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The entire family doesn’t take that blessing lightly, making sure they gather together at least once a month to spend time with one another. “It’s like this little hub,” Alice said. That type of love is what Tammy said makes the annual Black Friday trip so special. “There’s no pretenses,” Alice said. “When our family is together, you are who you are. You don’t have to pretend to be anything else.” Last year was Brittany’s first without the group. Recently married, she and her husband decided to spend the Thanksgiving holiday with his family. That didn’t stop her from getting up at 3 a.m. and hitting the stores, though the trip was quite different. “I got a FaceTime call from all the girls,” she smiled. “We got to walk through Target and all the stores [together]. I was with them but I wasn’t. It makes me a little emotional. It was a hard holiday.” Grace and Linda said it was hard on the group back home too. “Part of our heart was missing,” Linda said. “I felt like my other half was [gone],” Grace added. Over the years, the ads have gone from newspaper to magazines to online and through phone applications. Stores have started opening earlier too. Regardless of the changes, some things stay the same: the annual Black Friday trip which starts at McDonald’s and ends eating salsa and chips at a Mexican restaurant and the love the Driggers family shares with one another, and truly, everyone else.

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Ashley said she was around 15-years-old at the time. “I grab them and was like, ‘Mom I got them!’” she said. “Right as I said that, all these people came up on me! They spread me out! I was over all the DVD players, I was spread eagle over all of them, and I was like ‘how am I going to get out of this!’ I finally grabbed four and then rushed out.” At the same time, apparently Linda and Carrie were going through a mess of their own, the two hunting down another big ticket wish, the Spongebob Squarepants TV/DVD combo. “A lady was taking her cart and shoving it into [Linda’s] butt, trying to [get her out of the way],” Ashley said. Over the years, the group has also worked out what kind of shoppers each are as well. “Linda and I are one of those shoppers where we know what we’re going in for, we can go straight to it and we can get it,” Alice said. “We scan, they don’t have it … let’s go. Tammy ….. she looks at every shirt, every dish, every little thing. We’re through, ready to go, and we’re texting the girls, they’re all up front ready to go. Then, here comes Tammy and Carrie with a basket full of stuff.” Ashley said she feels the two do that a lot. “Y’all put the stuff in the basket to ‘think about it,’ and then Aunt Linda and Mom will come up and go, ‘ya’ll don’t need that,’” she said, everyone rolling at this point. “Then they’ll go, ‘have you seen the line’ and bully them into putting their stuff back.” Tammy finally put her foot down. “A couple of years ago, we were at Kohls and Tammy goes, ‘Now y’all, I really want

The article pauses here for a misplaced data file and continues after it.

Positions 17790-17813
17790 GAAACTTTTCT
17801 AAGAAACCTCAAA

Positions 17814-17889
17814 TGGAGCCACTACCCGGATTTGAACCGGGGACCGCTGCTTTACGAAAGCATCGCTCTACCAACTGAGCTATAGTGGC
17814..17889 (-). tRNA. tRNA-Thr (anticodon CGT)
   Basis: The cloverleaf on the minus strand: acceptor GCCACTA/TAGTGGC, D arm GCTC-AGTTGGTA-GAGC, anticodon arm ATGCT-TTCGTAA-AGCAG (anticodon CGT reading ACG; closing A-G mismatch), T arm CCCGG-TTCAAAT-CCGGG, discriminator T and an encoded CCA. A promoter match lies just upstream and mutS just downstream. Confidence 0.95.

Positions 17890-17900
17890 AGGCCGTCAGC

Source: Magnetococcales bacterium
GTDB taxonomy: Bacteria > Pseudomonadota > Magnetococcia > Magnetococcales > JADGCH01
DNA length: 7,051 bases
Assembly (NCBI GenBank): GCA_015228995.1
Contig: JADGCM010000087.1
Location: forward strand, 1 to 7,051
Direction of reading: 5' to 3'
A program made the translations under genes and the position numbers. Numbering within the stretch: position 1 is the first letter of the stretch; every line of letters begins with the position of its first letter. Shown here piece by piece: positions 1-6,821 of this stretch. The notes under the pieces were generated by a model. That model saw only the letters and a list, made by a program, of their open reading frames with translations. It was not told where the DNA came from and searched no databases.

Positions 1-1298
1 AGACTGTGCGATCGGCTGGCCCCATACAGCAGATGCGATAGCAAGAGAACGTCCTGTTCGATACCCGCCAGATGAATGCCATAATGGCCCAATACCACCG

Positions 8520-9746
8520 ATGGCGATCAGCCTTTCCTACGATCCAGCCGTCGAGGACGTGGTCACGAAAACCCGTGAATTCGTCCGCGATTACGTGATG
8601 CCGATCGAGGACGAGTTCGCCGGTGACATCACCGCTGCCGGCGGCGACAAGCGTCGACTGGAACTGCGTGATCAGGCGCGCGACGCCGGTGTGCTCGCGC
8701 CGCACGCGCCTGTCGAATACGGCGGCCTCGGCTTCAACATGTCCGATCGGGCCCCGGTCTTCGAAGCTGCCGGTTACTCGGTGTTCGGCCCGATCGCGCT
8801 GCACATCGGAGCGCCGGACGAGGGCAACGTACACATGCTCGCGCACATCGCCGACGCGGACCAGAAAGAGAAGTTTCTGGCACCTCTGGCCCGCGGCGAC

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A College, A Store, An Agency and A Manufacturer A College, A Store, An Agency and A Manufacturer That sounds like the start of a joke or maybe a country song but it’s neither. It is actually a partnership developed in Conway to provide real world marketing experiences to a group of college students at Central Baptist College, a partnership between the college, Ace Hardware, Dave Creek Media and Emerge Surfacescapes.

The Process

to people of all ages and genders. You can The class was split into teams and each team buy commercial lawn mowers, air filters for you home, designer dog collars for your pet, has to design an ad. Dave Creek Media met candles and décor for your home or take with the class to explain the components of the ad and to provide access to resources, video, advantage of their free, best in Conway or images, etc. to help with the creation of the ad.   Morrilton popcorn. Brian also hosted the class in the store and stressed that they In addition, two of the owners of Emerge focus on providing exceptional customer Surfacescapes, Cameron Trudell and Tim service.  Sanderson and Brian Porterfield, COO of Students can request feedback at any time Haynes Ace Hardware, attended the class to during the development of the ad and will share more information about their companies.    The Challenge Cameron and Tim discussed the inspiration visit the Dave Creek Media office to review The students in Dr. Katya Pitchford’s their work prior to the ads going live. marketing class were challenged to develop behind the wall covering and described the process on how the product is manufactured The Winner a social media ad that would run live for and the benefits that their product has over The teams will be scored based on the about two weeks on Facebook and Instaother products, especially actual barn or pallet number of clicks on the ad. There will be gram promoting Emerge Surfacescapes wood. Emerge surfacescapes is light weight, a check point about halfway through to faux barn wood wall covering. The “call to allow the students to adjust the ad based action” is to go to the Emerge Surfacescapes splinter free, bug free, toxic chemical free, on results. The winning team will be given website to learn more about the product and water proof and fire rated. Brian provided information on the many something special as well as getting a good then to shop at the Ace store in Conway or grade in the class. Morrilton. departments within the store that appeal